(CNN) -- A baseball tradition is about to end.
This week, Major League Baseball announced it would no longer allow the use of chewing tobacco when fans are present. If you've got it, says the league, you've got to conceal it.
Since baseball became a professional sport in the mid-19th century, players and coaches have been tucking tobacco between their gums and cheeks and spitting out brown saliva. It's a ritual that has permeated the game.
Atlanta Braves coach Bobby Dews remembers the first time he was offered a "chaw" of tobacco, as they call it. It was 50 years ago when Dews left his junior year at Georgia Tech to sign a deal to play shortstop for the St. Louis Cardinals' minor league team. He got a $20,000 signing bonus.
"Everyone was chewing tobacco in the minors," Dews says. "It was almost like an initiation. You knew the major leaguers did it." And everyone in the minors dreamed of the majors, including Dews.
Dews' first day on the team, an older player offered him some tobacco. Why did so many players use it?
"I don't know. Maybe they thought it would help you be a better ballplayer. Or maybe it just made you feel like a better ballplayer," Dew recalls. "I tried it. It made me sick right out of the chute. Lucky for me."
Dews played with the Cardinals farm team. Just like his father, who played more than a decade in the minors, Dews dreamed of playing in the majors. He recalls a story about chewing tobacco that his father passed down that may shed light on the roots of that baseball tradition.
"It was a couple years before I was born: around 1937 or '38, shortly after they built the old ballpark in Durham, North Carolina," Dews said. "My father was in the bullpen a lot. He was a catcher. The ballpark's right field wall backed up to the Bull Durham Tobacco Factory. Young ladies who lived near the stadium would flirt with the guys in the bullpen and occasionally throw 'em tobacco."
Could that be where the term bullpen derived? Bull Durham chewing tobacco? The story sounds like good old-fashioned folklore.
"This is a story I've lived with," says Dew. "You hear stories in your family so much they become true. I don't know."
Dews' father left home during the Great Depression and became a minor league player by 16. During World War II, Dews' father was playing for the Atlanta Crackers in AA baseball. Then he was drafted by the Army. After the war, he signed up for the Army Reserves, which periodically interrupted his 13-year baseball career. Dews' father had combat infantry badges from World War II, Korea and Vietnam. He didn't chew tobacco. But he smoked. And he drank.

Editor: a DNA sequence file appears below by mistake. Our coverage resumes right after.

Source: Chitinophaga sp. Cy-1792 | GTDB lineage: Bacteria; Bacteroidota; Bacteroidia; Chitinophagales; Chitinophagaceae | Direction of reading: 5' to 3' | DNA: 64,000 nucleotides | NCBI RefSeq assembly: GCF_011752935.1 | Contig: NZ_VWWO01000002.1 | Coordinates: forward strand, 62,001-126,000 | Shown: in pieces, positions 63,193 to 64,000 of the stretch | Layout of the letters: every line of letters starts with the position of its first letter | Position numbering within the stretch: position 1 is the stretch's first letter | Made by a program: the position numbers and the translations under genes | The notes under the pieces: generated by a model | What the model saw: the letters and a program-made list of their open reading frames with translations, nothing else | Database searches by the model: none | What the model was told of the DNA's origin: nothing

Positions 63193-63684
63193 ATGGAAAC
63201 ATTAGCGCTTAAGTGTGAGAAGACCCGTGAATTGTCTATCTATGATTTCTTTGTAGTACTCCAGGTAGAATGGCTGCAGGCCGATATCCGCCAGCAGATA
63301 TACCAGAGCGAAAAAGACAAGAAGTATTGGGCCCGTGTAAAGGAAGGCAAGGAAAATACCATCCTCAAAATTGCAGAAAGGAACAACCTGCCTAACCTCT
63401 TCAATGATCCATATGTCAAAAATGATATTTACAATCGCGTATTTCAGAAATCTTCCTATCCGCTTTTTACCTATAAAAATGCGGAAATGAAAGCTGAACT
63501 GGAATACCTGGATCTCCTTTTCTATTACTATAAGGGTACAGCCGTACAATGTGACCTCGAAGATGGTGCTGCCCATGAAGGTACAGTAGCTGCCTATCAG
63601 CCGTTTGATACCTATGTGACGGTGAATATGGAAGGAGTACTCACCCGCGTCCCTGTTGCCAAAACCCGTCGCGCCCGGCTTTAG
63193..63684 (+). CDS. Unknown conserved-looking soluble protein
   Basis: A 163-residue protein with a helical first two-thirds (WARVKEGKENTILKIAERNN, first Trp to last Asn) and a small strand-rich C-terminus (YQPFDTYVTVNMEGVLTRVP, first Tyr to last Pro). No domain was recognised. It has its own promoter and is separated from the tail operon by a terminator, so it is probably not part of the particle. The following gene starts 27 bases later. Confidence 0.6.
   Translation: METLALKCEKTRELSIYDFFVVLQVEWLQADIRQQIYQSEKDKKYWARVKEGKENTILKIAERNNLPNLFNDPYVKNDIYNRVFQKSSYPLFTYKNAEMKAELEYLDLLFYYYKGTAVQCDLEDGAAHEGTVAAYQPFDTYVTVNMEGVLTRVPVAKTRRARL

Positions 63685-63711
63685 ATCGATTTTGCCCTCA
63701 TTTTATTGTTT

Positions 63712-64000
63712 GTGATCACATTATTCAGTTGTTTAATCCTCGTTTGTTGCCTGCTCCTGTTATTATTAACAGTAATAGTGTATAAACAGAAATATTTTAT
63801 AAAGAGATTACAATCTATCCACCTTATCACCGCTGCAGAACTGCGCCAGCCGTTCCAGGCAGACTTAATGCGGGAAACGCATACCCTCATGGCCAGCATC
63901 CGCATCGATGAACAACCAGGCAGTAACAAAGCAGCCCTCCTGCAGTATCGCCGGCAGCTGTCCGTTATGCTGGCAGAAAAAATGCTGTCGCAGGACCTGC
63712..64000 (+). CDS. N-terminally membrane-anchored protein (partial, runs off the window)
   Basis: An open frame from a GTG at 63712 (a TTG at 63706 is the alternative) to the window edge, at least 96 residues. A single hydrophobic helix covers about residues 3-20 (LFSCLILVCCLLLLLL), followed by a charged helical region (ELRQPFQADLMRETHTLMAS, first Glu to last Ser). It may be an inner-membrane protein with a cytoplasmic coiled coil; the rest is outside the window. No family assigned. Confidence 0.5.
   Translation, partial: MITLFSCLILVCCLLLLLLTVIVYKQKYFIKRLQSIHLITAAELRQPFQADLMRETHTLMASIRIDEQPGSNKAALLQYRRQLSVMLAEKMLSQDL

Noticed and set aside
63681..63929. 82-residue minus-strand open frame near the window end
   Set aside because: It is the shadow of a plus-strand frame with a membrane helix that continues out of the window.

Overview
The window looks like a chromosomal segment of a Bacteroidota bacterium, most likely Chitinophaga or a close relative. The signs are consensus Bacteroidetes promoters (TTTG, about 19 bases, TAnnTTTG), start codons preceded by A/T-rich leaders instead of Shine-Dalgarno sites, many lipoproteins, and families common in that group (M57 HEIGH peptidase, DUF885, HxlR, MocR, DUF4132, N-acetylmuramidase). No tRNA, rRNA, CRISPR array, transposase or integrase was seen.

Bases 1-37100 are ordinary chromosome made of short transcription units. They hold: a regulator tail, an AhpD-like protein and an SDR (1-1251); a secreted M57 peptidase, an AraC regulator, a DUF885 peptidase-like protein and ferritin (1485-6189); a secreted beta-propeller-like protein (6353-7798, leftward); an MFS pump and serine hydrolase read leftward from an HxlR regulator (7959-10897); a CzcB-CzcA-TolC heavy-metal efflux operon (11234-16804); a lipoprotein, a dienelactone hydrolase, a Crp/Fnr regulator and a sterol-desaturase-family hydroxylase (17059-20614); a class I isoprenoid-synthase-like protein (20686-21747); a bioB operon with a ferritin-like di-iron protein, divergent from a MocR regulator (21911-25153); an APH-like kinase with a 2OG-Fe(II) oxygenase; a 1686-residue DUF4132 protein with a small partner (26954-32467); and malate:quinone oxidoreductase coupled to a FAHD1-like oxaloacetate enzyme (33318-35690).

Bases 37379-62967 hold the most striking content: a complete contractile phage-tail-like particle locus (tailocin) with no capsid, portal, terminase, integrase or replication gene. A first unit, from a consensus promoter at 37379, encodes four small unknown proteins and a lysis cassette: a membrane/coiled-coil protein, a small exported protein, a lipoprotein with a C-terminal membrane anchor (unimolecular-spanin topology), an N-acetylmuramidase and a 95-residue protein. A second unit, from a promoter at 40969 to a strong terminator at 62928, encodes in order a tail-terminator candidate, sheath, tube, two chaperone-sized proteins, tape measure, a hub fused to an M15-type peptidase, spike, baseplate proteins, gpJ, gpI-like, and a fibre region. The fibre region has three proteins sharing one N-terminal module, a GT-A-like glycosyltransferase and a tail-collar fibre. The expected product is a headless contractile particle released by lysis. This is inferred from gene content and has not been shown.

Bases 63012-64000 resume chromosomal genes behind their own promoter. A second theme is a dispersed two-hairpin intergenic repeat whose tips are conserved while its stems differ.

"When he came back from Vietnam, he quit," Dews said. "He never smoked or drank again."
Dews' grandparents raised him warning him that the men in the family had problems with alcohol.
"I was afraid to start drinking. I didn't want to become an alcoholic. I had a great desire to excel. I didn't have my first drink until I was 30."
And so, Dews, without chewing, without smoking, without drinking, played the minors and dreamed of the majors. After playing for 10 years, he realized, the St. Louis Cardinals were never going to call him up from the farm league. They told him, 'we don't want you to be a major league player. We want you to be a major league coach.' That meant coaching for a long time in the minors.
So he honed his skills in the minors, developing young talent the way he wishes he'd been developed, learning from the mistakes that the men who should have been his mentors made.
"I was 30-something. I hadn't made it to the majors. A minor league manager for St. Louis was a lonely job. You didn't have a staff of coaches. By then, I thought I could handle anything. So I started having a few beers to relax after the game."
Before he got too deep into drinking, Dews made a call for a new job, a new route to the majors. The Atlanta Braves answered the call. Dews became the team's third-base coach.
But his ascent hit a very big roadblock. The one his family warned about.
In 1988, upper management realized he had a problem with alcohol. He was determined not to be derailed.
"I found myself in a rehab center in St. Simon's Island, just in the nick of time," Dews said. "I'd spent a lot of time trying to get to the top of this game, so I was gonna get help. It's not like it's going to go away. I'm not drinking. But I'll always be an alcoholic."
Dews made it back to sobriety. And he made it back to the majors. He's been coaching with the Atlanta Braves for the past 37 years, with over half a century working in baseball. A number of years were as a pitching coach, in the bullpen, where his father had spent so much time as a catcher.
Even before Major League Baseball announced this week that there would be no more tobacco chewing within sight of the fans, teams would bring in well-known players such as Bill Tuttle, a former Detroit Tigers outfielder, to tell players about his tobacco chewing days and the throat cancer he battled. The league was committed to advising players on the dangers of smoking and drinking.
Dews has continued to follow in the tradition of his father. Like his father, Dews writes books. His latest is "Unpublished Poets." Like his father, he didn't chew tobacco. Like his father, he quit drinking and is proud to say he hasn't had a drink in 25 years.
Unlike his father, Dews made it to the majors and remains with the Atlanta Braves. At 71, Dews still goes to spring training and coaches all the home games.
"I help coaches if they have questions -- if I can help them -- through my experience."
Bobby Dews dreamed of the majors. He kept dreaming, until he got there.